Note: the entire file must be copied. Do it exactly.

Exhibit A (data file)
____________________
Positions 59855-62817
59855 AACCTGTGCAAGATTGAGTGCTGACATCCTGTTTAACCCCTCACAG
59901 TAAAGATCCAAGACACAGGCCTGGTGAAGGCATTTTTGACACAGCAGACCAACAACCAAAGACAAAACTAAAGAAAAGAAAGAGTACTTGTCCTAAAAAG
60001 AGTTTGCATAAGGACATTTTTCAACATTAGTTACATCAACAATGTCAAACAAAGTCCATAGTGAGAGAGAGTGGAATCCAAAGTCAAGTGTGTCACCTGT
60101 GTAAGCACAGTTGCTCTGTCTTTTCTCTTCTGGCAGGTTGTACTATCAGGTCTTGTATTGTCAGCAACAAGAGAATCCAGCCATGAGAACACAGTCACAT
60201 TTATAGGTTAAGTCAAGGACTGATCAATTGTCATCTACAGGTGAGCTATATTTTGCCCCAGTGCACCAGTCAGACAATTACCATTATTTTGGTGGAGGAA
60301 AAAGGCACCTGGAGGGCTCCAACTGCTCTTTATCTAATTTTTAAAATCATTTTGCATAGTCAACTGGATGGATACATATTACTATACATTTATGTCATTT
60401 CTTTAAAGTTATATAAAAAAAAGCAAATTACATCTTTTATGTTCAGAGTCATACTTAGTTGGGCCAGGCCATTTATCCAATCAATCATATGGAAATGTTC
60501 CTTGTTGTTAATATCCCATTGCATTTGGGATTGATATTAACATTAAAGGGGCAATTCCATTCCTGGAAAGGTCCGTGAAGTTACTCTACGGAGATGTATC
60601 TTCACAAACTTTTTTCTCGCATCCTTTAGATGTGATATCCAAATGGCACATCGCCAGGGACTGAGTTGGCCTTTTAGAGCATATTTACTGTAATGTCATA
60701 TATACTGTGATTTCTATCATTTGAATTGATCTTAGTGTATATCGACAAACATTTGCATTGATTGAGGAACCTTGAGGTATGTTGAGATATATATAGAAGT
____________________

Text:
Positions 59855-62817
59855 AACCTGTGCAAGATTGAGTGCTGACATCCTGTTTAACCCCTCACAG
59901 TAAAGATCCAAGACACAGGCCTGGTGAAGGCATTTTTGACACAGCAGACCAACAACCAAAGACAAAACTAAAGAAAAGAAAGAGTACTTGTCCTAAAAAG
60001 AGTTTGCATAAGGACATTTTTCAACATTAGTTACATCAACAATGTCAAACAAAGTCCATAGTGAGAGAGAGTGGAATCCAAAGTCAAGTGTGTCACCTGT
60101 GTAAGCACAGTTGCTCTGTCTTTTCTCTTCTGGCAGGTTGTACTATCAGGTCTTGTATTGTCAGCAACAAGAGAATCCAGCCATGAGAACACAGTCACAT
60201 TTATAGGTTAAGTCAAGGACTGATCAATTGTCATCTACAGGTGAGCTATATTTTGCCCCAGTGCACCAGTCAGACAATTACCATTATTTTGGTGGAGGAA
60301 AAAGGCACCTGGAGGGCTCCAACTGCTCTTTATCTAATTTTTAAAATCATTTTGCATAGTCAACTGGATGGATACATATTACTATACATTTATGTCATTT
60401 CTTTAAAGTTATATAAAAAAAAGCAAATTACATCTTTTATGTTCAGAGTCATACTTAGTTGGGCCAGGCCATTTATCCAATCAATCATATGGAAATGTTC
60501 CTTGTTGTTAATATCCCATTGCATTTGGGATTGATATTAACATTAAAGGGGCAATTCCATTCCTGGAAAGGTCCGTGAAGTTACTCTACGGAGATGTATC
60601 TTCACAAACTTTTTTCTCGCATCCTTTAGATGTGATATCCAAATGGCACATCGCCAGGGACTGAGTTGGCCTTTTAGAGCATATTTACTGTAATGTCATA
60701 TATACTGTGATTTCTATCATTTGAATTGATCTTAGTGTATATCGACAAACATTTGCATTGATTGAGGAACCTTGAGGTATGTTGAGATATATATAGAAGT